Due to the nature of our work, marketing and advertising professionals have extra challenges when it comes to time management. To a greater extent than many other professions, we’re expected to deal with shifting or competing priorities, last-minute client requests, client-orchestrated delays, and crises that require fast action.
In this type of environment, even marketing and ad pros with stellar time management skills can quickly find themselves behind the eight ball, especially if they’re working one man/woman shows or on small teams with limited bandwidth.
If you’re having a hard time getting out in front of your to-do list and can’t figure out why, you might want to consider if any of the following “time vampires” need vanquishing:
One: Doing things for no good reason.
Take a fresh look at your ongoing workload. If you have a question mark about the cost vs. benefit value of any of your tasks, elevate them to your boss or client.
This is especially important to do for “inherited” activities that might have been initiated by someone who managed your accounts five years and two staff members ago.
In those cases, it may be time to retire, modify, or delegate out some activities to another colleague.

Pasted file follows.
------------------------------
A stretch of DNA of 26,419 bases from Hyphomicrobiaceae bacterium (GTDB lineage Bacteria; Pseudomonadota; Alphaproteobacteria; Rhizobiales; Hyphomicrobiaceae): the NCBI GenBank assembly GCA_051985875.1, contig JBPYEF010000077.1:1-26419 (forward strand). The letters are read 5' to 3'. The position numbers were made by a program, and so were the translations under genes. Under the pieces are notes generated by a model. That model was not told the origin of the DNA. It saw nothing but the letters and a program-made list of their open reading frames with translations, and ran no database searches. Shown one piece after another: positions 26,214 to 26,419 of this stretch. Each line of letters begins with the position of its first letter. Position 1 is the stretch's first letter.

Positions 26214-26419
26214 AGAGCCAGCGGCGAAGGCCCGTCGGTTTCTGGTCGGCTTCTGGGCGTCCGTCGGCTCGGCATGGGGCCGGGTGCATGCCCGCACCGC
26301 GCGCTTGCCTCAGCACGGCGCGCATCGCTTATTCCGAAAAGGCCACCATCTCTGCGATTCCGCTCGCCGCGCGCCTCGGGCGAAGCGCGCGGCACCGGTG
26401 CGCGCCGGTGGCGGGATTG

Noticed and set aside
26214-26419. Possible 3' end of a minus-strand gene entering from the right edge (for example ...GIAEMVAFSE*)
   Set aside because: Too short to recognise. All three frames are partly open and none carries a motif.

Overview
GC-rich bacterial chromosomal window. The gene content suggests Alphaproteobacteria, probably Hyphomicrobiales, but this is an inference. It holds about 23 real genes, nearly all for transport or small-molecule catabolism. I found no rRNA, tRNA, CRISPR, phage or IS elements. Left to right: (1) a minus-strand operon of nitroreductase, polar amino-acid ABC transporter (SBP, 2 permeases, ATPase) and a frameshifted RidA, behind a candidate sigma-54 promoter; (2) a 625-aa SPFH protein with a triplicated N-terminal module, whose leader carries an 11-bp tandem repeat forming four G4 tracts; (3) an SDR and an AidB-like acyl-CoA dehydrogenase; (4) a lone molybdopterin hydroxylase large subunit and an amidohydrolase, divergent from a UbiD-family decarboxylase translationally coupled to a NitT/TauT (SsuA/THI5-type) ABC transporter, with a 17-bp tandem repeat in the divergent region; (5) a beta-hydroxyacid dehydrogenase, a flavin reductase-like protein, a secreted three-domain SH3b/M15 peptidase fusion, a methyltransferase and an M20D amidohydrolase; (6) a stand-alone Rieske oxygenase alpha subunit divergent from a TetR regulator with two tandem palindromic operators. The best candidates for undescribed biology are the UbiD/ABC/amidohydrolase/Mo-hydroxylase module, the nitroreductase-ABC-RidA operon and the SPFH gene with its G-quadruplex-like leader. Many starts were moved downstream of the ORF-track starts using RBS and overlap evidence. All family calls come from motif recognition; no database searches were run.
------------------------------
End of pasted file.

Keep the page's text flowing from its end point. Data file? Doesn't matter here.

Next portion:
Two: And speaking of delegating…
Marketing types can be infamous control freaks. But the savvy marketing pro knows where to best spend his/her time, and where to delegate or job out.
One reason you may feel like you’re underwater sometimes is because you are investing too much energy into tasks that are better suited to someone else’s schedule or ability level.
Three: Project management systems that don’t work for you.
Sure, you may be religiously keeping your project management spreadsheet up to date every week. But is your system really working for you?
If it’s just another time sucker that’s not helping you keep the train moving, it’s time to think about implementing a different procedure.
Four: Ignoring your data.
And by data, we’re referring to outcomes and analytics. If you’re engaged in a time-consuming, ongoing marketing tactic but you don’t have any idea if it’s really effective, you need to hit pause and do some analysis.
Based on your discovery, you can decide if the tactic stays, goes, or needs to be modified.
Five: Meetings by email.
In an era where many of us work remotely from key team members or clients, it can be easy to fall into a deeply ingrained habit of taking care of large amounts of business electronically. And it’s also easy to fall into a trap of thinking that emails and texts are more efficient than having meetings.
Take a look at the amount of regularly-scheduled email that flies from your fingers each week. In some cases, it may be that a 15 minute weekly phone call can save you and your other colleagues multiple hours’ worth of back and forth via email.